“Mayne fuck coke whites, cause my Vans fuckin gold
Got new topsiders fin’ ta fly like kites
Go to sleep in the day, go to parties at night
Man I’m from B-Town and all my niggaz get like
Man we be sportin Vans and we throw away Nikes
If you wanna get right, stop buyin those Nikes
Get some new fuckin Vans and you bet you’ll look icey
Does anything there seem overtly controversial to the naked eye? Not really. The Young L produced “Vans” by Berkeley, California’s own The Pack (formerly known as The Wolfpack) reads like a song that professes a love for one brand of footwear above all others. That’s something hip-hop artists have done ever since Run-D.M.C. laced up their first pair of Adidas, a tradition continued all the way to the present day where rappers and DJ’s not only sport kicks but become walking advertisements for them, in everything from Lugz to Timberlands to Clarks. Therein lies the key – apparently somebody at Viacom decided “Vans” was little more than a three minute, seventeen second long ad for shoes that they weren’t getting paid for. Never mind that “My Adidas” and “Air Force Ones” ran uncut, suddenly a bunch of suits in ties said HELL NO to The Pack despite the song’s burgeoning popularity from coast to coast. When “Vans” finally made it on TV it had been so stripped down that it became a joke, particularly given the chorus repeats the phrase “got my Vans on but they look like sneakers” over and over again, yet every single reference to Vans was stricken from the video.
It’s an ironic twist of fate that hip-hop has been witness to for over two decades now – the more some corporation or concerned citizens committee tries to shut shit down or censor it, the more popular they end up making it. The Pack has thus proven to be the most successful group to ever come out of Too $hort’s tiny Up All Nite Music imprint. Eager to cash in on this free publicity, $hort and his parent label Jive rushed out the “Skateboards 2 Scrapers” EP for the group. If the name seems like Pharrell meets Keak Da Sneak, then you’ve already got the right idea. The fab foursome of Young L, Lil Uno, Lil B, and Stunna have cultivated a sound for their music that’s hella Cali in topic and style yet surprisingly quirky and electronic in sound and execution. “Vans” is a perfect example, as a track which seems to eschew all forms of percussion except for the sound of finger snapping and occasional hi-hats. The song at first seems to lack the big bass beats you’d expect, until you crank the volume way up and the low electronic notes of the melody become the bass punch in itself – and this is a song TAILOR-MADE to be cranked up. The rappers have a low-key, almost nonchalant delivery – they seem content to just ride the beat instead of overwhelming it. Any of these elements itself might doom a more amateur group to failure, but The Pack combines them all together and makes it work, creating an authentic sound all their own.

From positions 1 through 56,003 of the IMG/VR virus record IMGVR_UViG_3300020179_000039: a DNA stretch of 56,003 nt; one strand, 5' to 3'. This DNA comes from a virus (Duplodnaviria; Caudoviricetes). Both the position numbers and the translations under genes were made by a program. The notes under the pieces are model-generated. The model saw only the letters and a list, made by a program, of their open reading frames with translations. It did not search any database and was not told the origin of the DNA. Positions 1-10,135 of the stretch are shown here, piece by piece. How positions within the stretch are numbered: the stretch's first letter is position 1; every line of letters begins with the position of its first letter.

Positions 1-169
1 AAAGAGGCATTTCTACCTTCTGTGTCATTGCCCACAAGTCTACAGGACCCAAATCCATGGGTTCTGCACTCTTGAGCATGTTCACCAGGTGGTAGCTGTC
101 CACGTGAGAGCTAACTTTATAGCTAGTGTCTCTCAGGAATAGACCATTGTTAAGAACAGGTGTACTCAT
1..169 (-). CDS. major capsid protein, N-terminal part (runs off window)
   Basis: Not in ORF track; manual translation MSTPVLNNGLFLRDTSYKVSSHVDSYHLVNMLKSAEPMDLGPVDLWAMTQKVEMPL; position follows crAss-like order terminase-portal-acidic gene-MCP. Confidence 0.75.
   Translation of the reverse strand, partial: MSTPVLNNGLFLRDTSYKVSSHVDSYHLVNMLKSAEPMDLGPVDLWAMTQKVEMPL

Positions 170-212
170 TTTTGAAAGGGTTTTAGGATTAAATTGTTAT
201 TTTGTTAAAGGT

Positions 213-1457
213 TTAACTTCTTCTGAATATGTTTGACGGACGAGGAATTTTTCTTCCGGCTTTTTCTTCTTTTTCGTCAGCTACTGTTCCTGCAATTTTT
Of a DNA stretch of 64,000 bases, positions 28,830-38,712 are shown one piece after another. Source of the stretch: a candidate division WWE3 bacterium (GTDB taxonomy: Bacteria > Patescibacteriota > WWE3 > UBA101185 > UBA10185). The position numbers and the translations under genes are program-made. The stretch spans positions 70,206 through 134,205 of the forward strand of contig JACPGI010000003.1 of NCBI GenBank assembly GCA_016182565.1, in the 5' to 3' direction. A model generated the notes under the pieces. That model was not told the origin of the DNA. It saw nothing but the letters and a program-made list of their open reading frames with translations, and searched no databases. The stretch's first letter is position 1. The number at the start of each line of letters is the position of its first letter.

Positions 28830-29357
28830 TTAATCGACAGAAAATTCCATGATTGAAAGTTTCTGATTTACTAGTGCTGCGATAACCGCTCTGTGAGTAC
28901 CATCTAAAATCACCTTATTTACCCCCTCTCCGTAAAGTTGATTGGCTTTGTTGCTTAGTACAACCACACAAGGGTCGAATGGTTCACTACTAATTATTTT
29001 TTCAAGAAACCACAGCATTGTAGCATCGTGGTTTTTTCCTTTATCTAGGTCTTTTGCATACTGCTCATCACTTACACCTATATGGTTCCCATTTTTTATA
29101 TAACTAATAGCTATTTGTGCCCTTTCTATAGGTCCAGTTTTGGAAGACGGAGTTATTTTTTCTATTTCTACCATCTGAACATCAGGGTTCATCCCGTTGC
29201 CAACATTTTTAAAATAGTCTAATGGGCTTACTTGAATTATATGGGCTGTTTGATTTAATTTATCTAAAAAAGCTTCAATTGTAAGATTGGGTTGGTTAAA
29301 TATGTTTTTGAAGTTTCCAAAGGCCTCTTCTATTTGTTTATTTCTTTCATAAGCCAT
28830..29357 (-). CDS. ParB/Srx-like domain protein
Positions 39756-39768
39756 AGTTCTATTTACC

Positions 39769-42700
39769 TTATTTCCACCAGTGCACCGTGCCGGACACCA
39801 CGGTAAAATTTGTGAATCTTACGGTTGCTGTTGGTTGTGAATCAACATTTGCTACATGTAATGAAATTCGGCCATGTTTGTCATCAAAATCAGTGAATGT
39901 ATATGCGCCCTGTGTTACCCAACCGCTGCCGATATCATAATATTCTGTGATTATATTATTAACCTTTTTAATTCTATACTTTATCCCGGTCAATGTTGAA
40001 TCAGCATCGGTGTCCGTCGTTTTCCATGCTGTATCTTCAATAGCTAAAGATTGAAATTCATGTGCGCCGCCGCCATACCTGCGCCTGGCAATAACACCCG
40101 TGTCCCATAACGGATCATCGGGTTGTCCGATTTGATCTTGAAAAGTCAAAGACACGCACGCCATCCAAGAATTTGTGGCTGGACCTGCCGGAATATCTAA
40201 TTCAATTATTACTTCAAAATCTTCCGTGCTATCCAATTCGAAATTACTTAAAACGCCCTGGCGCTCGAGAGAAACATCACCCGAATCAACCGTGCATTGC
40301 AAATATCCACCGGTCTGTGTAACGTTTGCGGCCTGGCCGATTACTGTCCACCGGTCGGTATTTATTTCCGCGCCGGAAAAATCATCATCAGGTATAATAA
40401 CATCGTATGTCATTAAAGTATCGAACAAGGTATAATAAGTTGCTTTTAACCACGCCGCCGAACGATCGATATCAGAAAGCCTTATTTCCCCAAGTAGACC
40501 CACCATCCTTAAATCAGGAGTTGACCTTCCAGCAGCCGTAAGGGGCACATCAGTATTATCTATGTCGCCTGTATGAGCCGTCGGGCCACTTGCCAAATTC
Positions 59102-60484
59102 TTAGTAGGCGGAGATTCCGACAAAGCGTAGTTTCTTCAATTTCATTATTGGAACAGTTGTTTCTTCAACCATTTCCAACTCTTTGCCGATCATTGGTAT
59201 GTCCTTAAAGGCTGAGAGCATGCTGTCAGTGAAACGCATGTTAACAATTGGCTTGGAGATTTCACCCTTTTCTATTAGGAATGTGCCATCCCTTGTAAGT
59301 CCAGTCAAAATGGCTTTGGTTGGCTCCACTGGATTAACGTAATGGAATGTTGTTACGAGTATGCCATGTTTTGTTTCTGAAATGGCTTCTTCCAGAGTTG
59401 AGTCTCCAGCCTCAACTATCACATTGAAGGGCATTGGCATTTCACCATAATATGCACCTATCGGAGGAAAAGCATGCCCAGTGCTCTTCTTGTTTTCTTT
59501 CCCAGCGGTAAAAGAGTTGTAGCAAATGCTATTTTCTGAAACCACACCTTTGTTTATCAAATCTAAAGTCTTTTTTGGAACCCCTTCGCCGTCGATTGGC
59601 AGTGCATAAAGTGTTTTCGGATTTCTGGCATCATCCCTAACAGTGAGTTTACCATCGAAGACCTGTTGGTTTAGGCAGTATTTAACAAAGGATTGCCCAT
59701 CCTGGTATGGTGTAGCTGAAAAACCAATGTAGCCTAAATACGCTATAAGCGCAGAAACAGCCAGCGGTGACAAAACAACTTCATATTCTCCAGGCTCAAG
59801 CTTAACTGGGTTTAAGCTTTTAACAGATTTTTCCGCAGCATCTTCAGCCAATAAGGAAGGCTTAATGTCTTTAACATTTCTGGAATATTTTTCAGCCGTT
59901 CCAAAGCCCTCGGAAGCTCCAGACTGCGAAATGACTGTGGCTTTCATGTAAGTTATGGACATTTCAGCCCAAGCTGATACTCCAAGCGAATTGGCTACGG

The rest of the “Skateboards 2 Scrapers” EP largely works works on the same formula, although at times that formula becomes excessively repetitive. “I’m Shinin'” cranks up the machismo and vocal delivery without cranking up the track that accompanies it, settling for a simple rising pitch note looped over an uncomplicated boom, bap-boom, boom-bap beat that doesn’t improve it. “Oh Go” on the other hand gets the most hyphy of any song on the album and succeeds as a result. Heavy bass hits combine with a noise that can only be described as the air horn from a hockey game when goals get scored. It shouldn’t work, but it does despite simplistic Stunna lyrics like “got a big bat, so I need a fat cat/Stunna got racks, what you fin’ to do for that?” In fact none of the lyricism displayed by the group is excessively impressive. “Candy” is both the best and the worst of an early 2 Live Crew song, built entirely around the chorus “this my pussy I can do what I want – yeah, I’m a big girl now.” It’s unapologetically rude, lewd, and crude – and yes it’s hella fun to listen to.
The Pack should get down and thank their lucky stars that MTV are stupid as hell. After struggling for years in obscurity as an unknown unconventional rap group from the not-so-mean streets of Berkeley, the idiotic decision to censor “Vans” took a group that was already on the verge of going national and made their song a hot topic of discussion from the internet to the club. Despite Viacom’s decision you couldn’t keep “got my Vans on but they look like sneakers” from booming out of speakers and headphones across the United States and all around the world. Come to think of it, the people who make Vans footwear ought to get down and thank their lucky stars for The Pack’s tribute song, which has no doubt done as much for their sales among hip-hop heads as Run-D.M.C. did for Adidas sneakers over 20 years ago. The Pack still have a long way to go to make it to the top, but they’ve got a good start with a hit song and a unique outlook on West coast rap that is at times as nerdy as it is crunk.